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Dozens turn out for Occupy Langley

Mary Stewart and Gayle Austin, both Langley residents, discuss the Occupy Wall Street rallies while supporting the Occupy Whidbey protest on the corner of Second Street and Anthes Avenue in Langley.   - Ben Watanabe / The Record
Mary Stewart and Gayle Austin, both Langley residents, discuss the Occupy Wall Street rallies while supporting the Occupy Whidbey protest on the corner of Second Street and Anthes Avenue in Langley.
— image credit: Ben Watanabe / The Record

The Occupy movement settled into the Village by the Sea last week.

A couple dozen people occupied the corner of Second Street and Anthes Avenue on Thursday afternoon at a rally that lasted two hours. Their reasons for holding signs in the bitter cold ranged from strengthening community ties to expressing freedom of speech.

“I was brought out just by the feeling of excitement about people waking up and caring about each other and their neighbors and looking to talk to each other,” said Clinton resident Gretchen Lawlor.

Her corner companion wanted to change the political influence of corporations.

“One of my main interests, although there are many things to change the paradigm that needs changing, is to get corporations out of politics and get big money out of politics - to depersonalize corporations so they’re not so powerful,” said Clinton resident Dorit Zingarelli.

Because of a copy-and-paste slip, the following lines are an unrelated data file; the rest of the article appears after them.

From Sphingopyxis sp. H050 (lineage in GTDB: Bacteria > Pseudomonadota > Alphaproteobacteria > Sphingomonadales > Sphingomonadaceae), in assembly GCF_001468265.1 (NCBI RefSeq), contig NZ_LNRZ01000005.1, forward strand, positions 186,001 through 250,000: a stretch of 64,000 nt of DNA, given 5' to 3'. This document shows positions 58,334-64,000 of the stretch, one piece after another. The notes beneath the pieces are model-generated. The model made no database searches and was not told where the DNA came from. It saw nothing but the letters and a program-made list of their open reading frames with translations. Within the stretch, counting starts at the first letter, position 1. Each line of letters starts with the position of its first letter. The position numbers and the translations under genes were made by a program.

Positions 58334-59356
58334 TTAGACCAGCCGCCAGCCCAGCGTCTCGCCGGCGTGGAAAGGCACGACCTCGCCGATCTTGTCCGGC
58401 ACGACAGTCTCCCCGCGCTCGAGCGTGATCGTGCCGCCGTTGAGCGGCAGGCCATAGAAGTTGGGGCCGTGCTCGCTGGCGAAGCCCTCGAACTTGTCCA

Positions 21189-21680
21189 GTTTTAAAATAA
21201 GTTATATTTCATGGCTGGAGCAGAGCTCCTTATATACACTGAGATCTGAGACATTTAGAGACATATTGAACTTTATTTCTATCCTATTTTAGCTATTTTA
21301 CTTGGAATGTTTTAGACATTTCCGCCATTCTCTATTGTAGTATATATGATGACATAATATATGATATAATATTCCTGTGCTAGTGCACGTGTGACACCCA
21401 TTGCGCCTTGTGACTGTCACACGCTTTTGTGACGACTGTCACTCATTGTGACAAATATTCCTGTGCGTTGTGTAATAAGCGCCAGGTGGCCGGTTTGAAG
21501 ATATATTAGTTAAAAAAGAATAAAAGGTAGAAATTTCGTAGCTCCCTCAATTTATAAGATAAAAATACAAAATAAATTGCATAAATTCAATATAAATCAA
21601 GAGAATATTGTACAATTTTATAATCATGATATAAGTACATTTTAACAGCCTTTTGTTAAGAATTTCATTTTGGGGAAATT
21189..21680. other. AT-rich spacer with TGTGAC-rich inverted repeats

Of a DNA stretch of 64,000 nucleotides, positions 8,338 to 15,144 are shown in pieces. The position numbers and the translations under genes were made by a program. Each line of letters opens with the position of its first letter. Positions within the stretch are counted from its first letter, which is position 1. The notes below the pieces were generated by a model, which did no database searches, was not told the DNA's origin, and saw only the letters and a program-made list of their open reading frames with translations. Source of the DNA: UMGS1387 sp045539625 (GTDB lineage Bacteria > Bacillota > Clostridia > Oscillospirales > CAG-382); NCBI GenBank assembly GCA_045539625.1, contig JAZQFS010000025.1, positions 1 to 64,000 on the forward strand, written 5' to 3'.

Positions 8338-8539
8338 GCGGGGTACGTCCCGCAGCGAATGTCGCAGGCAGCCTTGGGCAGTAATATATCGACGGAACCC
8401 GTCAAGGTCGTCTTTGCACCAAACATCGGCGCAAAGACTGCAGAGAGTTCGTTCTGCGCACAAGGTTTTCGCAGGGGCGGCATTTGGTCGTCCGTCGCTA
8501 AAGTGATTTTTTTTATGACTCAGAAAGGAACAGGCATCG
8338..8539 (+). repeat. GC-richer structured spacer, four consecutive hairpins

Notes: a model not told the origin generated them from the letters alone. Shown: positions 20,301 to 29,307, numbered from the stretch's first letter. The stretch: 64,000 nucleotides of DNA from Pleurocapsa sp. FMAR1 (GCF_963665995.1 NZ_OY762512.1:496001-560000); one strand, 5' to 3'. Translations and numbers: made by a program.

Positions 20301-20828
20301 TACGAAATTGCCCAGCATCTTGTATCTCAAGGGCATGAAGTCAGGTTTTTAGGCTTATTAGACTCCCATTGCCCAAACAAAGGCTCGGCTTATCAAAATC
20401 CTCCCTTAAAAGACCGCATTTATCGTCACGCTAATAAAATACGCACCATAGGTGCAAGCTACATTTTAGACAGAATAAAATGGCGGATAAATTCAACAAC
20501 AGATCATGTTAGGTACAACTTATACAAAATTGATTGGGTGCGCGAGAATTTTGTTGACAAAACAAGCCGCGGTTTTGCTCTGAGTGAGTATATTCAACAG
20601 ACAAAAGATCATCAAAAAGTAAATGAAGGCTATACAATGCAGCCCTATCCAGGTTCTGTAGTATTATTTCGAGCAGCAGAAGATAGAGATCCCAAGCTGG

Across from Langley Park, US Bank operated as usual with no disruptions. The rally began at 2 p.m., by 4:45 the two dozen supporters had cleared the park.

Occupy rallies in other cities have been forcibly removed by local law enforcement. In Oakland, Calif. and Washington, D.C. police officers cleared Occupy camps. Last week there was a highly-publicized incident of officers pepper spraying peaceful Occupy Wall Street protestors on the campus of the University of California-Davis. The reaction to some of the Occupy rallies in other cities had Lawlor and Zingarelli reasserting their constitutional rights.

“It’s our civil right to gather and express ourselves. Freedom of speech, it’s in our Constitution,” Zingarelli said.

Speaking in public was one of the high points for Lawlor. She noticed in some of the other rallies that people had a chance to voice their opinions and concerns.

“There’s a lot of us that don’t feel all that comfortable to speak up,” Lawlor said. “Everyone gets a voice. Everyone’s encouraged to speak up. What they care about is considered.”

Gathering, camping, protesting and talking were just the beginning, however. Lawlor said she looked forward to the ideas that would come out of these rallies.

“Just camping in the parks, there’s going to be a lot more than that,” Lawlor said. “It’s going to ripple out.”

Community Events, April 2014

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